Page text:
Audio is supplied by a rather standard Dolby Digital stereo track, which is for the most part two-channel mono. It’s never startling, featuring as it does regular bouts of distortion as the most regular intruder, however again this is not the type of presentation where anybody sane would expect six-channel aural gymnastics. Synch remains true throughout, and even the ancient calls of games come through loud and clear as we watch the big men fly.
Little in the way of extras has been included, although what there is just may come in quite handy when boning up for the next triv night down at the pub. This comes in the form of all manner of club statistics divided into three sections. The Leadership at Richmond offers up a list of end of year ladder positions, coaches, captains, best and fairest recipients and top goal kickers throughout the club’s history, Games Records lists those Tigers who have played an inordinately large amount of games (naturally the irrepressible Kevin ‘Hungry’ Bartlett tops the table with a staggering 403) and Goals Record lists the team’s biggest dobbers of six pointers throughout the years – surprisingly including young Richo at number five. Just imagine where he could be if he could kick straight… All this and nicely animated menus, featuring the classic club theme song playing along behind it, adds up to Tiger heaven.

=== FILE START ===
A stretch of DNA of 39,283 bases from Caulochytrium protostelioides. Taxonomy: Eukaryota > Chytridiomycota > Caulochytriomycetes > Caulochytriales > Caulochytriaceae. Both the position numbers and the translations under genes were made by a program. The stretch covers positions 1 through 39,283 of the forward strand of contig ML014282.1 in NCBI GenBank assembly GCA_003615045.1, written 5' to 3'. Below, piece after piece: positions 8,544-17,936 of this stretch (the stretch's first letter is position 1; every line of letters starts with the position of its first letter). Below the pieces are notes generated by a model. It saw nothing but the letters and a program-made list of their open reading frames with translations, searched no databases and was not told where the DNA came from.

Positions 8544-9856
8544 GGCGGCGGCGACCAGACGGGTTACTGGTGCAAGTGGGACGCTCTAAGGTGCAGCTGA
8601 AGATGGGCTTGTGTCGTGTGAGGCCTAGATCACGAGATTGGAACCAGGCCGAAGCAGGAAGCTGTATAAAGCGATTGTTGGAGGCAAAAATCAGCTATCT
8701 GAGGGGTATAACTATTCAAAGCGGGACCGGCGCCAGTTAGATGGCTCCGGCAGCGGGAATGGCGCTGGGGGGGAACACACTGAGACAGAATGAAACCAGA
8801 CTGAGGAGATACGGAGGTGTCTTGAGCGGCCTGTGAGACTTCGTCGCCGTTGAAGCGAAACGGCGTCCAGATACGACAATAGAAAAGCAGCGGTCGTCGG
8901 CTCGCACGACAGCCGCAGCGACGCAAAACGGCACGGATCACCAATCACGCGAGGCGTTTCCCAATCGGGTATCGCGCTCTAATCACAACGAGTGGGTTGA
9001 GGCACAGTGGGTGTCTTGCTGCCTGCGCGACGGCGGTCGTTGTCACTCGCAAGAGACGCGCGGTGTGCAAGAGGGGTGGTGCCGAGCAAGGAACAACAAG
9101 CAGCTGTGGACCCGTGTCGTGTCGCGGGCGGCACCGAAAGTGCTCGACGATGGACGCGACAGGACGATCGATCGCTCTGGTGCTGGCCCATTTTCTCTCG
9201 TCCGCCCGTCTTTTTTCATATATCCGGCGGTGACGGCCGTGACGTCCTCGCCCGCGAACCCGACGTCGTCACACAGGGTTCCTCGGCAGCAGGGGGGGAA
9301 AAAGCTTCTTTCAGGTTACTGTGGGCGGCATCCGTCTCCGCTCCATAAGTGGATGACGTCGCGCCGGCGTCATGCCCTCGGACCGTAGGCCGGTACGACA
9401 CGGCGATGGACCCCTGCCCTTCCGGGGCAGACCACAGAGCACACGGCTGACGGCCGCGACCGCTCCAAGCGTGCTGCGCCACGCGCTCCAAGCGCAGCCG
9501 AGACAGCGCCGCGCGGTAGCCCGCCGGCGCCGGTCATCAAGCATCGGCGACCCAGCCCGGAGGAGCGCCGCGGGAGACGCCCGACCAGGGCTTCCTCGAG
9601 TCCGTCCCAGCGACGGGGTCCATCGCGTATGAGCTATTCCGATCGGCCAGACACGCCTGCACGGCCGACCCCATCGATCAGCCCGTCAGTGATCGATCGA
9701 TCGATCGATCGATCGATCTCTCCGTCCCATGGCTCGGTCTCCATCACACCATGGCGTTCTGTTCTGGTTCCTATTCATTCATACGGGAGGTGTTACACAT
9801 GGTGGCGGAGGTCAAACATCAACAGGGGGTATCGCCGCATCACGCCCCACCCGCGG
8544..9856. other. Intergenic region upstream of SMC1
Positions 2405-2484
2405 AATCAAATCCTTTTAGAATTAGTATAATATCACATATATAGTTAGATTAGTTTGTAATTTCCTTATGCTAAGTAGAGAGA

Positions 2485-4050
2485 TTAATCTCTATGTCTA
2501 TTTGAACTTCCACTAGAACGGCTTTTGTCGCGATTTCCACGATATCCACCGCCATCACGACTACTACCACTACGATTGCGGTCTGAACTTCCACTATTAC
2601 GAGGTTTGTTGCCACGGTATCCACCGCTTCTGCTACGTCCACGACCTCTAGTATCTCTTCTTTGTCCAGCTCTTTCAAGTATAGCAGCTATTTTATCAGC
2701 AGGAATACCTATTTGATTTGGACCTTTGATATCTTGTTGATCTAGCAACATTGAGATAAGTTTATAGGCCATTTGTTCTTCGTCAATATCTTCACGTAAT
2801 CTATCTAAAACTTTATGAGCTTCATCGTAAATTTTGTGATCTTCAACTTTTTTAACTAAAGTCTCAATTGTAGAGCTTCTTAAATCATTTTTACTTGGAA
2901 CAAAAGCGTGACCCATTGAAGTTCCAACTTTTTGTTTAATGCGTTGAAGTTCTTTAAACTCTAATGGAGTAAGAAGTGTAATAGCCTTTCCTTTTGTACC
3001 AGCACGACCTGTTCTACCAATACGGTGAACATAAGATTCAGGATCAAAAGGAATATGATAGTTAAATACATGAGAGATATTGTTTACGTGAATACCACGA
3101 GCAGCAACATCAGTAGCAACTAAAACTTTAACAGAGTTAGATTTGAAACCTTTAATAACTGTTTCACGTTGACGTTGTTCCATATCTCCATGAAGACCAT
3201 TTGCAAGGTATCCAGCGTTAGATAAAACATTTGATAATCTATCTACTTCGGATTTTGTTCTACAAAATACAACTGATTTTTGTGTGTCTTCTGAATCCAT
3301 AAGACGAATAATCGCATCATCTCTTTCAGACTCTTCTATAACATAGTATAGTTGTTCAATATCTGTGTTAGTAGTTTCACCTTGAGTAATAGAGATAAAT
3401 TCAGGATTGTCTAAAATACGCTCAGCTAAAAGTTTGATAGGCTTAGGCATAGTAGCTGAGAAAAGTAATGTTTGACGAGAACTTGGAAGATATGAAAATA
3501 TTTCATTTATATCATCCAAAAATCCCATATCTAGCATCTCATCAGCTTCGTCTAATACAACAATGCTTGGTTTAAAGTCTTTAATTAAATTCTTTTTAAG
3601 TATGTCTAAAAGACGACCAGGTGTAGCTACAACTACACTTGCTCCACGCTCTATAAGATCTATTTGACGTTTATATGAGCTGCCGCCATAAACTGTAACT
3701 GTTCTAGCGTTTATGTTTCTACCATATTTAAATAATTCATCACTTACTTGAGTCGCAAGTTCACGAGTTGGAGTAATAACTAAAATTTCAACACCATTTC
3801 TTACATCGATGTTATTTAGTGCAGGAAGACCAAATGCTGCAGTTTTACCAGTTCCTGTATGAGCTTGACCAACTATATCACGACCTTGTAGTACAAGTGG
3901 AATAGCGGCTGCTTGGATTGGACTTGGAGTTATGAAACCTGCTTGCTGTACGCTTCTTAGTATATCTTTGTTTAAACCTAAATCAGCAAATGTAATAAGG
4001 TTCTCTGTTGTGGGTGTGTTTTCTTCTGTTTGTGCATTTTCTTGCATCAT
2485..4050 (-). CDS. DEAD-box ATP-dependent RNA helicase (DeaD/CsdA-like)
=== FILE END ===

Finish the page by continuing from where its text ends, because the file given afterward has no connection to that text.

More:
With almost two and a half hours of highlights – and no omission of such lowlights as that Bulldogs thug Liberatore king-hitting Matthew Knights, Alan Bond taking the helm of the club and the mega financial woes of the late ‘80s which threatened the club’s very existence, just for starters - Fighting Fury is a fabulous memento for any die hard Tigers fan, offering the perfect opportunity to remind ourselves that they haven’t always been heartbreakers. It also serves as an intriguing document of how quickly Danny ‘Spud’ Frawley’s hair went from dark to grey after taking over the coaching reins.
It’s a no-brainer, any dedicated Richmond fan should rush out, wrap their hands around Fighting Fury and handpass it into their DVD player as soon as possible – otherwise Richo may go all pouty-pouty on your arse…
Jack & Sarah "Proving that simplicity is no obstruction to brilliance, this is an ultimately sweet (but not sickeningly so) tale that gives all those bigger English films out there a more than respectable run for their money... "